You'll also have gotten just a bit more accomplished throughout your day. This will alleviate any bedtime brain chatter/freak outs about the day ahead. 
2. If you can, meditate or nap during the day.  
I used to assume that if I got some rest during the day it would effect how quickly I would fall off to sleep at night. Of course, if you take a two-hour nap this will change the time you go to bed. That's also a pretty unrealistic request of any productive adult. 
Optimally, we're looking to reduce your stress throughout the day. That shouldn't take longer than a quick 20-minute respite.
Ducking into a conference room to close your eyes and enjoy some deep breathing can have a lasting effect. Download HeadSpace APP to help with guided meditation. 
3. Remove the distractions to your goals.
This morning I noticed a large bag of Doritos in our office cabinets. I joked with my colleague who brought the bag into the office, and then gently requested that he take it home.
I'm not some sort of health nut (well, maybe), but I know that if it's near me, I'll want to eat it. I love Doritos, but I also know that if I eat them, I'll feel horrible. By removing the temptation altogether, I've effected positive dietary change.  
4. Tackle big tasks one baby step at a time.
Big projects loom constantly. The more we think of the big deadline, or the volume of pages that need to be written, the more discouraged we become.
By breaking down big tasks into little ones, we break the inertia and move in a positive direction. Stock piling small wins will build our confidence and stoke the fires of production. 
5. Think about death more often. Yes, seriously. 
When we attempt to manage our time, and accomplish more in shorter periods of time we're forced into the position where we need to resolve that we won't waste time. This seems noble enough, except that it doesn't work.  
What does work is if we increase the scarcity of time.  We can do this effectively if we set serious time constraints. For example, challenging our minds to believe that this year is your last year on earth. How productive would you be then?
It's also a fun way to live your life. When you're deciding what to do next weekend for example, challenge yourself to imagine it's your last weekend on earth. Thought of something? Great. Do that.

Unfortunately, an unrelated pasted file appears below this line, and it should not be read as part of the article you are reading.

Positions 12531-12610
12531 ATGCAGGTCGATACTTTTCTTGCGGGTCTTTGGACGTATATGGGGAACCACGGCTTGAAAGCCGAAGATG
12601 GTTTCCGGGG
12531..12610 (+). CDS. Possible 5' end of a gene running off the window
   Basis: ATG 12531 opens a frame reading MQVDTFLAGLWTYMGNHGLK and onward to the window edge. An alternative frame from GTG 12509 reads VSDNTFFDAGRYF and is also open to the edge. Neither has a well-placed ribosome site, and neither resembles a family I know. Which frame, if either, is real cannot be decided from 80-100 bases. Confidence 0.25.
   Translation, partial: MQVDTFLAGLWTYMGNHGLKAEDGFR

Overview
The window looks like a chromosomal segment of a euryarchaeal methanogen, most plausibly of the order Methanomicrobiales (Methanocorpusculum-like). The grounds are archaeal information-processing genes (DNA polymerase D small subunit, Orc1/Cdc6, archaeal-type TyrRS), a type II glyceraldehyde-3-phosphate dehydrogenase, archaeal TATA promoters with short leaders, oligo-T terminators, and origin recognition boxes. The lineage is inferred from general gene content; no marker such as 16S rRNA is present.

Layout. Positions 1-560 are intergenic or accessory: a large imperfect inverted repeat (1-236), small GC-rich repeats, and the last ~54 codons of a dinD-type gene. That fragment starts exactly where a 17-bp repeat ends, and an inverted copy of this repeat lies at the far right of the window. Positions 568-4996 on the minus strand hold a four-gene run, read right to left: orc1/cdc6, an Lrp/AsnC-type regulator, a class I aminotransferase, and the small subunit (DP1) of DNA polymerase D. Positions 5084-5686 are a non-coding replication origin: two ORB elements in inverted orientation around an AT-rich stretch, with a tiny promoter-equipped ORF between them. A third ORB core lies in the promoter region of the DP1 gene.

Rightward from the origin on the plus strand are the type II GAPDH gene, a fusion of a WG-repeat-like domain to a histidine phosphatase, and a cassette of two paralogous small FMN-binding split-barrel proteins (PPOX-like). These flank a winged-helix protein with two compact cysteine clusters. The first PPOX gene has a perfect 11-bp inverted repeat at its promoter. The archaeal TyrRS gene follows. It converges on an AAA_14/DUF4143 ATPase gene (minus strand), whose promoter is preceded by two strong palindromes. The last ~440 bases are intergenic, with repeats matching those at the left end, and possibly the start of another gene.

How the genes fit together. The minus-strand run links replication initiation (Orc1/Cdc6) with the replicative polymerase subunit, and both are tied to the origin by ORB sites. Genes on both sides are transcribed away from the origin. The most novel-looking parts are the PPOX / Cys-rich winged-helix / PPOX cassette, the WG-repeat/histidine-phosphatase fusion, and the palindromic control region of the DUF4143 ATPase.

6. Choose better words.
Becoming more aware of the impact that your words have on those around you, and yourself, can be a powerful change agent. Opening a conversation with comments like "You look tired" or "You look good for your age" can destroy your rapport with friends and colleagues.
Travis Bradberry, co-author of Emotional Intelligence 2.0 and president at Talent Smart, suggests you start with "Is everything OK?" or just state "You look great." Bradberry stresses that some compliments don't need qualifiers. 
7. Get new friends.
It's true that you're the sum of the people you spend the most time with. If you surround yourself with positive people who are pushing themselves to bigger and better things, chances are you'll have a better time of effecting change in your own life. Harvard Business Review's Joseph Grenny says this can be a potent way to trick your brain into long lasting change. 
Bringing it all together. 
If you want deep, long-lasting, positive change in your life, you'll have to commit to at least a few of these suggestions. Why not try out one or two? You'll enjoy the results. 

MANAGEMENT SPECIAL ...................Learning from the Persuasive Genius of Great Leaders

Learning from the Persuasive Genius of Great Leaders

 “Mike, I know you are a star player,” said the senior executive to his newest vice president. “But there’s something I want you to think about.” He placed a single sheet of paper on the table between them: a cartoon of two people in a boat. One is bailing furiously as water pours in through a hole in the bottom, while the other sits high up on the other end, saying, “Well, at least the hole isn’t in my end.” After a brief pause, the CEO continued, “This is what is actually happening when your group makes decisions without considering the impact on the company as a whole. I know you trimmed customer support expenses significantly last year. But now I hear we are losing customers because their experience is not up to par. Does that make good business sense to you?”
The particulars of this conversation are a composite of many examples I have seen of great leaders creating “lightbulb” moments. The executive in this story did not rely on facts alone to make his point. Instead, he offered a new frame for what those facts meant. In my 20 years as an executive coach and advisor, I’ve found that such “framing” is one of the common threads behind great leaders’ persuasive genius—both in formal presentations and one-on-one conversations.